Invented Futures, Bristol Technology Festival 2019

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Framework co-working

35 King Street

Framework

Bristol

BS1 4DZ

United Kingdom

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Invented Futures, Bristol Technology Festival 2019

Join Invented Futures for an evening of wrangling all possible futures into one room with discussion, speculation and drinks down at Framework co-working on 7th November.

A part of Bristol Tech Festival 2019, we'll have AI researchers, VR enthusiasts, engineers, writers, artists and everyone with an opinion on Westworld gathered in one place.

The panel so far:

Julia Scott-Stevenson - Julia is a research fellow in interactive factual media with Digital Cultures Research Centre at UWE, and an Immersion Fellow at South West Creative Technology Network. She is exploring whether immersive media technologies might offer ways of imagining a preferred future, and so help us identify a path to get there.

Pete Bennett - Pete is a designer, musician, academic, artist and creative technologist. Pete spends half of his time lecturing in Human-Computer Interaction at the University of Bristol Computer Science department, and the other half as a resident of the Pervasive Media Studio.

Coral Manton - Coral Manton is a creative technologist, researcher and game developer. She is Lecturer in Creative Computing at Bath Spa University. With her collaborator Birgitte Aga, she creates work that critiques the commercial pursuit of humanising AI technologies and challenges the bias, stereotyping and pervasive influence embedded within, including Women Reclaiming AI.

Cheryl Morgan - Cheryl Morgan is a critic, editor, publisher and a four-time winner of the Hugo Award. In the past year she has given a keynote speech at an academic conference in Graz, Austria; has been a Guest of Honour at the Finnish National Science Fiction Convention; and has delivered a talk on the Prehistory of Robotics at the World Science Fiction Convention in Dublin. She is on Twitter as @CherylMorgan, blogs at Cheryl's Mewsings, and creates the fanzine, Salon Futura.

The stories we tell about emerging tech: intelligent robots, Greek myths and Dick Tracy's wristwatch

When we talk about technology, we’re really talking about ourselves. Emerging tech has become a container for our anxieties about future ways of living. What stories do we tell ourselves about tech, and how do these narratives shape our futures?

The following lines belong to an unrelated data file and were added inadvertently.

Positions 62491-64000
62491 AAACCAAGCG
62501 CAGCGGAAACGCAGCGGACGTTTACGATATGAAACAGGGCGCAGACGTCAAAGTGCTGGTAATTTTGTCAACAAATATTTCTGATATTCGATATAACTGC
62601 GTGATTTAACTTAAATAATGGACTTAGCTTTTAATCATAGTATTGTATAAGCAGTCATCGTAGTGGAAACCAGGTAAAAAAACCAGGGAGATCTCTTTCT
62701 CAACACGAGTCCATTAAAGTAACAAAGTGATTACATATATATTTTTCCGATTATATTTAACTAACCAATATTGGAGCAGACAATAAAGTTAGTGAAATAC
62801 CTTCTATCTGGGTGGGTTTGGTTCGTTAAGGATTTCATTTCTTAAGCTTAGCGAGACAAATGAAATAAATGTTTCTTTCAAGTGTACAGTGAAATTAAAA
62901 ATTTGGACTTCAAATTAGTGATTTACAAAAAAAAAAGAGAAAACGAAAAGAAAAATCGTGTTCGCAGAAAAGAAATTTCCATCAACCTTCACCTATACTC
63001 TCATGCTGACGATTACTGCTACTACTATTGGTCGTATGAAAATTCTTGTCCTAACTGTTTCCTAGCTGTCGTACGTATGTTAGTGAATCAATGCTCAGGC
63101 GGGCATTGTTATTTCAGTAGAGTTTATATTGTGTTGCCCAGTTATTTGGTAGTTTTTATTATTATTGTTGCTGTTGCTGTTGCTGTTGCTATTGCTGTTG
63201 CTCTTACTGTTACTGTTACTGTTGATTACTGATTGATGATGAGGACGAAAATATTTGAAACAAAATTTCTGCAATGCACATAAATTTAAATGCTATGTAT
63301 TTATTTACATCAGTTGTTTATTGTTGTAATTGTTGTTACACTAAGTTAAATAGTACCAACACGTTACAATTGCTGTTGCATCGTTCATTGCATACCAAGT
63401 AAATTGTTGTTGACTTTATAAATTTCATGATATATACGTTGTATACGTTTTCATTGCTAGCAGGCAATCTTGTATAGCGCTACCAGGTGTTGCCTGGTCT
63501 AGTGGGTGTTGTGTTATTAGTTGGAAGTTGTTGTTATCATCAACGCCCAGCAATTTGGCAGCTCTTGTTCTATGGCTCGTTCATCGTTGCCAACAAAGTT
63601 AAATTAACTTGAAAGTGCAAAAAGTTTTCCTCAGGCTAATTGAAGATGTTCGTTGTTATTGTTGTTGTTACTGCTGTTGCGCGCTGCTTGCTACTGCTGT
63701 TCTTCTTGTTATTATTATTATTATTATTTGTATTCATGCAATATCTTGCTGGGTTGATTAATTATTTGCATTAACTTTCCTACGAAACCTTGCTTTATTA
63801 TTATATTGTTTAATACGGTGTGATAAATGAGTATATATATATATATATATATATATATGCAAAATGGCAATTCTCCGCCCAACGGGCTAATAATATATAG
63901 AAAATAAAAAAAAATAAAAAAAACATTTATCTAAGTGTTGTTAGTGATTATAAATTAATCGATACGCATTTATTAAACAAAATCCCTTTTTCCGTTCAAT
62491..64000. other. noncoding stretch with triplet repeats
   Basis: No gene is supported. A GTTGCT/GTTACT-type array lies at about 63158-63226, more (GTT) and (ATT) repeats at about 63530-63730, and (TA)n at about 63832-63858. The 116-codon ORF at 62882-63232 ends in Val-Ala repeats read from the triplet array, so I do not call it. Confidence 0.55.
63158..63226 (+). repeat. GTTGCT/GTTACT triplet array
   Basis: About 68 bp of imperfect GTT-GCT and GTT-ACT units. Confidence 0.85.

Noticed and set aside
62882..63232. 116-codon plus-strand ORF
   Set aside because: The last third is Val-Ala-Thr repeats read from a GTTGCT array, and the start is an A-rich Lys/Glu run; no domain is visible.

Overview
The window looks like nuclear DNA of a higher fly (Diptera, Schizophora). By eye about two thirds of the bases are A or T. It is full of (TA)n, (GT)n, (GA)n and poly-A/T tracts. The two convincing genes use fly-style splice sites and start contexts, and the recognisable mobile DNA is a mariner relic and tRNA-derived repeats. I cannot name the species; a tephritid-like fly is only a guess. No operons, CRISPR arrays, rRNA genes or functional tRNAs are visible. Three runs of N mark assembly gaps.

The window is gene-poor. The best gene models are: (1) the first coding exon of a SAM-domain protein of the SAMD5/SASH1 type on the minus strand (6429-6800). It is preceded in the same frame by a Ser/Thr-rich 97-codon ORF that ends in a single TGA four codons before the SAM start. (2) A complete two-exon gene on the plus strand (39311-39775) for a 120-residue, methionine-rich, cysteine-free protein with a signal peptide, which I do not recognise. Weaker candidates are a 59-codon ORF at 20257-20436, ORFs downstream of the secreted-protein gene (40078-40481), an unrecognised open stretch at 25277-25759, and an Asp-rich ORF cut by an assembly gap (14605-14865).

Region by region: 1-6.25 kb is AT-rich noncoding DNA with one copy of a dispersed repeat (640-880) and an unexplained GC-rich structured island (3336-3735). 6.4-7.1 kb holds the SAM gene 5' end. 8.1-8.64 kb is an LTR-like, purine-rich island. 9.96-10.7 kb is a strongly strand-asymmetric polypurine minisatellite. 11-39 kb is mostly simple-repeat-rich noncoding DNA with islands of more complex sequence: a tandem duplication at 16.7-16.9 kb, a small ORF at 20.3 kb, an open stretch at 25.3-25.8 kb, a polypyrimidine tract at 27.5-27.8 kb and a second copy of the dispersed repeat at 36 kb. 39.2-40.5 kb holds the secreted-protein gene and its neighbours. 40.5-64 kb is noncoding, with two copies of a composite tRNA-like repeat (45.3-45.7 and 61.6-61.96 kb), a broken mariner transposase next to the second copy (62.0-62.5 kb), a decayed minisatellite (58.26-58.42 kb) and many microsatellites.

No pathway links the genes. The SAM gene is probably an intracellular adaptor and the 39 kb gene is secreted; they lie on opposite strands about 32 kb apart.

Emerging tech has been shaped by hundreds of years of stories; technology is deeply enmeshed in the culture that surrounds it. From Hephaestus, the first roboticist in Greek mythology to invent autonomous ‘servants’, through to Karel Čapek’s Roboti, HAL 9000, Knight Rider’s KITT, and Dick Tracy’s video wristwatch, distinguishing between technologies and our fantasies about them has never been easy.

New ways of telling stories

Storytelling conventions are also often created through the fears and desires of the cultures that produce them. Storytelling itself shapes tech narratives; most films depict AI as having bodies because it’s a visual medium.

How can new forms of storytelling impact how we understand our future?

Alternative futures

While emerging tech is taking hold of the imaginative ground for what our future might look like, it’s a necessity to keep in mind that a limitless number of possible futures can be created.

But which voices get to create these new narratives? And how can speculative thinking be useful when reality is so strange, and public discourse so bleak?

Visit the Invented Futures website here.

Date and Time

Location

Framework co-working

35 King Street

Framework

Bristol

BS1 4DZ

United Kingdom

View Map

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